Read more about the FCPS budget on FCPS’ website.

Photo: FCPS Superintendent Karen Garza announcing budget in January.

  • Mike M

    An increase of 4.8 percent? Is that double or triple the rate of inflation?

    • SouthRestonResident

      Rate of inflation as of 12/2015 was 0.73% according to the S&P 500 Inflation Table Calculations. This would be closer to 6.5 times the rate of inflation.

      • Mike M

        My generosity astounds me.

        Garza: A budget is fundamentally a statement of values, . . .

        Some might say a budget is fundamentally a statement about management ability.

  • SouthRestonResident

    Fantastic! This will help with the large influx of ‘undocumented citizens’ that fail to speak the English language and cannot support their child with a meal. It warms the cockles of my heart knowing that those wonderful students that bring down test scores, require weekly English lessons and a free meal will not be over-crowding the classroom.

    Also, the glory goes to God that these representatives found the courage to increase the taxes of us hard working entitled land owners. We can surely dig deep into our pockets and help those less fortunate, as what’s a few more dollars out of our wallets when its easier for a camel to go through the eye of a needle than a rich man enter heaven.

    Just think of all the new Democrats that will be registered in 12 years when they hit the age of 18. God Bless America!

  • Terry Maynard

    . . . and NOT ONE PENNY to fix the environmental damage their high school & junior high created here in Reston that has become “a health hazard waiting to happen.” See https://www.restonnow.com/2016/01/29/exposed-sewer-lines-near-audubon-health-hazard-waiting-to-happen/ .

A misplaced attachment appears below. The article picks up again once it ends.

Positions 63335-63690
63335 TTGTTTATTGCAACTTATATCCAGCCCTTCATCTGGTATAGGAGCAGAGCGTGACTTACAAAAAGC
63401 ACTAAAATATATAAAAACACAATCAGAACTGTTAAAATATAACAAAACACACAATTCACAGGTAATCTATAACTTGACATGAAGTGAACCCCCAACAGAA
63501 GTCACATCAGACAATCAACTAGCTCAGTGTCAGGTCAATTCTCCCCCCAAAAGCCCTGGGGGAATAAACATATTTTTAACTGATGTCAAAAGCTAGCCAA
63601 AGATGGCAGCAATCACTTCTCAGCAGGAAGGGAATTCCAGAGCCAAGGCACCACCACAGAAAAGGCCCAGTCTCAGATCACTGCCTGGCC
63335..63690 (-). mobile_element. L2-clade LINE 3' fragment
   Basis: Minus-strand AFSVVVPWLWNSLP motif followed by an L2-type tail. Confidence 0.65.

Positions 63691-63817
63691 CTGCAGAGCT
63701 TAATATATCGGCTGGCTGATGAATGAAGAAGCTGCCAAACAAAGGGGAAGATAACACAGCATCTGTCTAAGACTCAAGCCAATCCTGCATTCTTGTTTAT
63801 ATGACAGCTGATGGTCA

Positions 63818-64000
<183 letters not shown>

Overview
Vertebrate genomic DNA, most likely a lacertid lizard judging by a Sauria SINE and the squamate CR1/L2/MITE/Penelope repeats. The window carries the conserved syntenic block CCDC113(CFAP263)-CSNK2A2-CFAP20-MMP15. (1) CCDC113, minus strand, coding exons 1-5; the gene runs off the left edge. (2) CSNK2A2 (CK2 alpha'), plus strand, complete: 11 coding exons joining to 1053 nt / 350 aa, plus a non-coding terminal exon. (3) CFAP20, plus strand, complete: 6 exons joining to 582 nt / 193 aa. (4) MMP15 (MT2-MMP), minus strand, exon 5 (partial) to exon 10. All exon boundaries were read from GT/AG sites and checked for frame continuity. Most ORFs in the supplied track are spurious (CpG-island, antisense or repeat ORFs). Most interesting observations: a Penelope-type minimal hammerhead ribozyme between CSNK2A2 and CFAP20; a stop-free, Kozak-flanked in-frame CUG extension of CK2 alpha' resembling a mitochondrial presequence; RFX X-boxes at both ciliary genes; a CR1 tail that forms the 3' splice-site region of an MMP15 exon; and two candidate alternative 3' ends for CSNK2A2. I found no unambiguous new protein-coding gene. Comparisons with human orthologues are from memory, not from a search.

FCPS doesn’t clean up after itself or, even more appropriately, prevent make a stormwater mess in the first place. That’s someone else’s job–so says Pat Hynes, FCPS Board Chair and Hunter Mill District rep.

    I hope the Board of Supervisors takes the cost it will have to pay ($1-2 million) to repair the school-made mess into account when it considers the FCPS budget.

  • TBird73

    If this a “statement of values” then I guess we can conclude that you, Garza, are an arrogant crook.

    By the way, a budget is not a statement of values. It’s a statement of how you plan to run your business. Based on this “budget”, I guess that means not at all.

  • I’mALocal

    “The Superintendent’s Budget Task Force spent many hours over several weeks last summer and fall developing a list of potential program cuts and new fees,” And thank heavens Garza decided to disregard ALL of that work and actually budget for no cuts!! Unbelievable!! Talk about a waste of time and money. She only wants $121M more than last year, maybe some of that can cover what was wasted on her Task Force. I guess the fact that that increase amount alone is more than the entire budgets of the Sheriff’s Office, the Libraries, the Parks, the Courts, and Transportation combined plus another $5M from anywhere else just doesn’t register. This is possibly the most irresponsible FCPS budget I have seen in the past 20 years. It is a slap in the face to the Board of Supervisors who have the thankless task of trying to fund competing needs to better our community and work to balance the schools outrageous demands with fiscal reality. The schools are not the be all and end all in this county despite their own feelings on the matter. The School Board should be ashamed of their acquiescence to this so called budget!!